Though they were not meditators or very religious in their own right, they taught me very fundamental Buddhist principles simply by way of their conduct in everyday life. Like the baby bird, I instinctively followed their glide. By their example, and not by their command, I learned truthfulness, patience, generosity and unconditional love. Throughout my life, they have been unfailing examples of these and other virtues. And as any good Buddhist will profess, these virtues constitute the very foundation of the Buddha’s teaching. Later, when I was in my early twenties, I recall someone asking me how she could convince her young children to become interested in the Dhamma. She seemed keen to uncover what sneaky tactic my parents had employed to manipulate me into going to the temple. I remember suggesting that her best bet would be to, quite simply, be a true example of the Buddha’s teachings herself - to give her children the foundations of virtue and love and then let them find their own wings. I vaguely remember she was not too satisfied with my response. It’s not so easy, after all, to really practice what we preach.
Can we bear to acknowledge the complete interdependence of psyche and culture, while working to differentiate ourselves from identifications with collective norms and ideas?
While the unity of the human race must be championed tirelessly by Interspirituality, we must also leave ample room for the messy complexity, the blood and marrow, that diversity demands.
Do not hesitate to love and to love deeply. You might be afraid of the pain that deep love can cause. When those you love deeply reject you, leave you, or die, your heart will be broken. But that should not hold you back from loving deeply. The pain that comes from deep love makes your love ever more fruitful. It is like a plough that breaks to ground to allow the seed to take root and grow into a strong plant. Every time you experience the pain of rejection, absence, or death, you are faced with a choice. You can become bitter and decide not to love again, or you can stand straight in your pain and let the soil on which you stand become richer and more able to give life to new seeds.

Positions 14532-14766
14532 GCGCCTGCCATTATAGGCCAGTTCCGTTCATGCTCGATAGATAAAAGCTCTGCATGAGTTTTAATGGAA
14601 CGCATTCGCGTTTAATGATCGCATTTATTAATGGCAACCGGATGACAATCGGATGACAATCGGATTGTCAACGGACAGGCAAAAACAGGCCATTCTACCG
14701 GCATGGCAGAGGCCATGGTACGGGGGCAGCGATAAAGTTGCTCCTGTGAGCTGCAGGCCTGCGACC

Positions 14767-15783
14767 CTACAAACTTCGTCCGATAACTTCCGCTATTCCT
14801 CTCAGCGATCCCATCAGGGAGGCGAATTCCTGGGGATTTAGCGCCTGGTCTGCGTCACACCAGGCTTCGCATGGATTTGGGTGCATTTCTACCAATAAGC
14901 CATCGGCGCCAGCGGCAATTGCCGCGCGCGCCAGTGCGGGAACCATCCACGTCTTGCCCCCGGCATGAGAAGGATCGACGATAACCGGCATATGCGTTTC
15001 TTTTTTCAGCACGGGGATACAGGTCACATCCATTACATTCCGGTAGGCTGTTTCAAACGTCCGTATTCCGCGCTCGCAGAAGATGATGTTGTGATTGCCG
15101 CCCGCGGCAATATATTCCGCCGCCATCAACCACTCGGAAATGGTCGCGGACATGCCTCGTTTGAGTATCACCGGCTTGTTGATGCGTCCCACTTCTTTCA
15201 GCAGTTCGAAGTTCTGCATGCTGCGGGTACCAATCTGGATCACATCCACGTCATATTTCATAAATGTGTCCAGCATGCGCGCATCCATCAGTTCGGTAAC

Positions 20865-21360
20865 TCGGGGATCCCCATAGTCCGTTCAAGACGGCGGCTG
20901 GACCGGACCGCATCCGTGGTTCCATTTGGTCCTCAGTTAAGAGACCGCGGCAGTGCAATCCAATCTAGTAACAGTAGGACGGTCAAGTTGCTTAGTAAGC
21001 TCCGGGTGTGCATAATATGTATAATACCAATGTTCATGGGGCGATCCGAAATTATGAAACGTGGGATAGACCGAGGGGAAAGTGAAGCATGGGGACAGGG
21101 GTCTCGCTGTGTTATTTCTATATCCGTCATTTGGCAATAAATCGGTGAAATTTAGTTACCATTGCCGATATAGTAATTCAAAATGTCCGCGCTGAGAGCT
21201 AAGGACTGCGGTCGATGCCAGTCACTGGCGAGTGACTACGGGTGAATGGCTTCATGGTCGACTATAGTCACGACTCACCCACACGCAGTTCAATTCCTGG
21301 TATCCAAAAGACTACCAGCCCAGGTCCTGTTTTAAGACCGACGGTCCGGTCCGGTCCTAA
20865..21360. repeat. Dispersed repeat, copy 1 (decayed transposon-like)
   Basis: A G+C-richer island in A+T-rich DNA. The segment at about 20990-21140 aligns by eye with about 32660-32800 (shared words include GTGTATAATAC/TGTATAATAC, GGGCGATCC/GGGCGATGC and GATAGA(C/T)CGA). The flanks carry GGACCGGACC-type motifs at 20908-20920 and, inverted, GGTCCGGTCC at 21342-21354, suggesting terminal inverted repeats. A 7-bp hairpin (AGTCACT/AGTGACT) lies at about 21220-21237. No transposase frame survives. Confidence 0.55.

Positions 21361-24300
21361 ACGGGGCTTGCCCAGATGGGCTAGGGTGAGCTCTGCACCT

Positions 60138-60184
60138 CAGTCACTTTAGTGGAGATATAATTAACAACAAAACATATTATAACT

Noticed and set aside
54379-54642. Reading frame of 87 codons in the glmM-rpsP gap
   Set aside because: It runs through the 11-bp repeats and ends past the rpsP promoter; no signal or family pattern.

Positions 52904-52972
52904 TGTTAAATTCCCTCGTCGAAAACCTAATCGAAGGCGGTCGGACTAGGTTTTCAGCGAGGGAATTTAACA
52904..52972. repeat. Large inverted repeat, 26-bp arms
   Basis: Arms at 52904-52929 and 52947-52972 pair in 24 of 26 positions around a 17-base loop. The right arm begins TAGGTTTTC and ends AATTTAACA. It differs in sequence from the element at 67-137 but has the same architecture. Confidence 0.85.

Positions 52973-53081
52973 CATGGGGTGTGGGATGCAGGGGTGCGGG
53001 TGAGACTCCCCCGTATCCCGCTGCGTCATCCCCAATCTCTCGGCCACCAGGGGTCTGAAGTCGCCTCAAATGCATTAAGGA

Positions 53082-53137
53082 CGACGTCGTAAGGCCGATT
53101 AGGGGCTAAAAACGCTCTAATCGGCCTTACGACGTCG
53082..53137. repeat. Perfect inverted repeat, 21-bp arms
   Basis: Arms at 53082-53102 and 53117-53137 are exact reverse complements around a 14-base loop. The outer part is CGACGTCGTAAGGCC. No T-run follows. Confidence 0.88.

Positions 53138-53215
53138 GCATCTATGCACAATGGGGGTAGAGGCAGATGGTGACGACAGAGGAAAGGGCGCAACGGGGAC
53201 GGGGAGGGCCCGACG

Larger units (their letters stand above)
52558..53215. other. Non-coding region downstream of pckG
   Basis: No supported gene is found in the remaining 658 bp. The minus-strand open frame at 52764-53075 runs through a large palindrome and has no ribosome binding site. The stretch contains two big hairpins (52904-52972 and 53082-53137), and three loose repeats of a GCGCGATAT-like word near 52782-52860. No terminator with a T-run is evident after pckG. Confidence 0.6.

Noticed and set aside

The more you have loved and have allowed yourself to suffer because of your love, the more you will be able to let your heart grow wider and deeper. When your love is truly giving and receiving, those whom you love will not leave your heart even when they depart from you. They will become part of yourself and thus gradually build a community within you.
Those you have deeply loved become part of you. The longer you live, there will always be more people to be loved by you and to become part of your inner community. The wider your inner community becomes, the more easily you will recognise your own brothers and sisters in the strangers around you. Those who are alive within you will recognise those who are alive around you. The wider the community of your heart, the wider the community around you. Thus the pain of rejection, absence, and death can become fruitful. Yes, as you love deeply the ground of your heart will be broken more and more, but you will rejoice in the abundance of the fruit it will bear.
For your reference, my other Tumblr is Silence | Sounds.
Speaking of feedback, I recognize my selections have changed since becoming a PhD student. Has this alienated you? Inspired you? I’ve noticed less engagement, and specifically a distinct lack of interest in more academic postings and a preference for short (perhaps more popular) Buddhist soundbites. I suppose that’s the bane of Tumblr in general, but I must admit I feel a little disillusioned :(
It’s hard to be authentic in a consumption-oriented world.